Grades will be posted using Web Advisor at the end of the semester after all exams, quizzes, labs, projects, and assignments are graded. No confidential information will be sent through the e-mail or given over the phone. All requests for grades by e-mail or phone will be denied. Be sure to check the web site for further information about grades. Avoid sending e-mails with attachments. You must make prior arrangements to send the instructor an e-mail message containing an attachment.

Programming Projects and Assignments

Projects and other assignments will be assigned in class and posted on the web. Projects and other assignments must be submitted at or before the beginning of class on the due date to receive full credit. A penalty will be applied to any late project or assignment. The penalty applied to a late project or assignment is 50% (half credit). You cannot receive credit for any project or assignment once that project has been graded and returned to the other students.


Let n equal the total number of points a student earns during the semester. The letter grade assigned to the point total n, is determined by this scale:

360  n  400 : A

320  n < 360 : B

280  n < 320 : C

240  n < 280 : D

n < 240: F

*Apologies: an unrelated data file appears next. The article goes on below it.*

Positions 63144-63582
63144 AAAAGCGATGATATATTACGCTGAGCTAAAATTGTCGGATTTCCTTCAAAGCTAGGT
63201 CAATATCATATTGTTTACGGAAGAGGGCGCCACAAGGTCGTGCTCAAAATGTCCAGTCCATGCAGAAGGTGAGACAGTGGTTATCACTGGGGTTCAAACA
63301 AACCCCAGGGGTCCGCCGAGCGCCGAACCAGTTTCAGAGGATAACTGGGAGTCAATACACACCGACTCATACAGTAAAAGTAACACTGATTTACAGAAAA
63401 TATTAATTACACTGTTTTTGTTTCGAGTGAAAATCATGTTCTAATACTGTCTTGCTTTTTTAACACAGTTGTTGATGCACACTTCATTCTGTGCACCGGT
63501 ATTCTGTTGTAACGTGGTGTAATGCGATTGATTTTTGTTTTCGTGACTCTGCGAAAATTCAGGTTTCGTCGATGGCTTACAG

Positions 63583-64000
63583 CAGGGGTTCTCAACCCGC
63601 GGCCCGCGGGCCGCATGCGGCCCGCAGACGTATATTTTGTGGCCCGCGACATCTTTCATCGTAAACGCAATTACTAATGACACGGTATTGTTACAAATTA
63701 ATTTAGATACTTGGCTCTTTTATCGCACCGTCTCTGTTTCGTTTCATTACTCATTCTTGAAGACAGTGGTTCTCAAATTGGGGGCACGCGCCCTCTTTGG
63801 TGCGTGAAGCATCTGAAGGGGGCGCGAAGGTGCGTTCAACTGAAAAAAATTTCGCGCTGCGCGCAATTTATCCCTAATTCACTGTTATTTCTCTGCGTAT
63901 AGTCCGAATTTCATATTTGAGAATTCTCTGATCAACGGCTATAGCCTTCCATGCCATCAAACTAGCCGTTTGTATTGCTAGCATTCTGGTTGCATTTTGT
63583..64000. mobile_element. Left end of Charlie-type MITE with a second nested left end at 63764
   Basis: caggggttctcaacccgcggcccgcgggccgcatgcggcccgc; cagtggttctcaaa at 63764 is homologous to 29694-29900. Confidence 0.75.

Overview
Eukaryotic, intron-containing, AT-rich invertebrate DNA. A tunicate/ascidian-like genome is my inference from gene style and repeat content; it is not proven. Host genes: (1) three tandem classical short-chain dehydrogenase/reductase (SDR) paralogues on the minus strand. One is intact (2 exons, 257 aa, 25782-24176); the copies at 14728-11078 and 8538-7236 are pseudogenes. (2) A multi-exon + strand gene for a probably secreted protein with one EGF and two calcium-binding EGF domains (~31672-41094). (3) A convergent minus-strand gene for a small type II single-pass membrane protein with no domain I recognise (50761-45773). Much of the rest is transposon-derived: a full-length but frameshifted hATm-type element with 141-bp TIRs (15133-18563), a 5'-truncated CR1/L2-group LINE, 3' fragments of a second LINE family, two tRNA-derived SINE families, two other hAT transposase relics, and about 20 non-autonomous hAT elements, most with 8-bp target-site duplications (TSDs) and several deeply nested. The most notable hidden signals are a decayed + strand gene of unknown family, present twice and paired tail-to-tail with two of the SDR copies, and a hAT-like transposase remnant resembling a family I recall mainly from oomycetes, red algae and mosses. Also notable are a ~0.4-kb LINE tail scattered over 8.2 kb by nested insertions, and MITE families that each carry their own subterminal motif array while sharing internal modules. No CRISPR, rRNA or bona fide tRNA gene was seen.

The instructor reserves the right to adjust grades for any exam, quiz, project, lab, or homework assignment if needed. Any grade adjustments will be consistently applied to all students.

Lab Attendance Policy

Lab attendance is required. You must attend the lab session to receive credit for the lab. You must receive prior approval from the lab instructor for doing a lab outside your regularly scheduled lab session. Lab sessions will have assigned seating. Labs are due at the end of the lab period. The lab assistant may grant an extension. Extensions are available to students who attend the entire lab session or by prior arrangement. Individual lab instructors may elect to include their own additional policies with the approval of the course instructor. Students are expected to be prepared prior to the scheduled lab session. You must spend some time prior to the lab session planning your strategy for completing the assignment.

Student Competency Clause